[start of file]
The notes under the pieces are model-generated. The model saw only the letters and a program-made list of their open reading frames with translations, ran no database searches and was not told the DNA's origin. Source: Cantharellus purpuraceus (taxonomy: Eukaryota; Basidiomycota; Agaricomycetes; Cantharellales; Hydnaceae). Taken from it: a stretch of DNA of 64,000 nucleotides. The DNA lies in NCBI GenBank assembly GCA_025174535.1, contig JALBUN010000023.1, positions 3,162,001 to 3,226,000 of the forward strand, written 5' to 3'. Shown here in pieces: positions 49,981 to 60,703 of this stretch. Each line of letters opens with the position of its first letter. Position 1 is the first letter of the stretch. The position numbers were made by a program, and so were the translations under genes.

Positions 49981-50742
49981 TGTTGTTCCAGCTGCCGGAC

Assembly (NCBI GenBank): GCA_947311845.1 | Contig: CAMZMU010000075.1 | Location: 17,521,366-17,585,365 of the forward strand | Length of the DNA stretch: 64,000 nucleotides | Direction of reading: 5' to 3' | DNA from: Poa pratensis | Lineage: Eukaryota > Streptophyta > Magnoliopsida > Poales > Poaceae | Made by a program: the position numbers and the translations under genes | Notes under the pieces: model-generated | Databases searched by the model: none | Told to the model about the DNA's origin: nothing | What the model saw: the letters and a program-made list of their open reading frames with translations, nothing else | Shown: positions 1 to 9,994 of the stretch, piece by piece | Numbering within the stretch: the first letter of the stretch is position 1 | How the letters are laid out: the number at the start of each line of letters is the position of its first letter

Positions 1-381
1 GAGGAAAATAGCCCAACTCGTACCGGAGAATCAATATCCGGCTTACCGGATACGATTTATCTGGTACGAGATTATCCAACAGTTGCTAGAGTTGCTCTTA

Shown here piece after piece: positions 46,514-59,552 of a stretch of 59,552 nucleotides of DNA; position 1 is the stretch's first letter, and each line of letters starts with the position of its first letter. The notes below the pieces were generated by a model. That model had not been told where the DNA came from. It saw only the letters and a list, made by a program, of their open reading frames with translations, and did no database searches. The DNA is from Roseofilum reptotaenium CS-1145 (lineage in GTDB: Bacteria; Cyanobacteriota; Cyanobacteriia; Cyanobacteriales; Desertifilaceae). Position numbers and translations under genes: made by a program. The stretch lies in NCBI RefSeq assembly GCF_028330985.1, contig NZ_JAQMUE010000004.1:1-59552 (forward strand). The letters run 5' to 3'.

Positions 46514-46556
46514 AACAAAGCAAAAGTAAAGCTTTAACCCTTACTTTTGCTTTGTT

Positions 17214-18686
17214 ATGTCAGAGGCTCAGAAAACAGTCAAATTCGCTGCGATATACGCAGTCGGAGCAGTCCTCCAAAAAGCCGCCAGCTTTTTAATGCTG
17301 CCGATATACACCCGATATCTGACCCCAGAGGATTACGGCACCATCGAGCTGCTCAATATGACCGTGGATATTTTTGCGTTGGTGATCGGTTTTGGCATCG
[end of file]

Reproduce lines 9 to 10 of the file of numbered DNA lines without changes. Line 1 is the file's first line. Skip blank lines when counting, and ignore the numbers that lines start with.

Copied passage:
46514 AACAAAGCAAAAGTAAAGCTTTAACCCTTACTTTTGCTTTGTT

Positions 17214-18686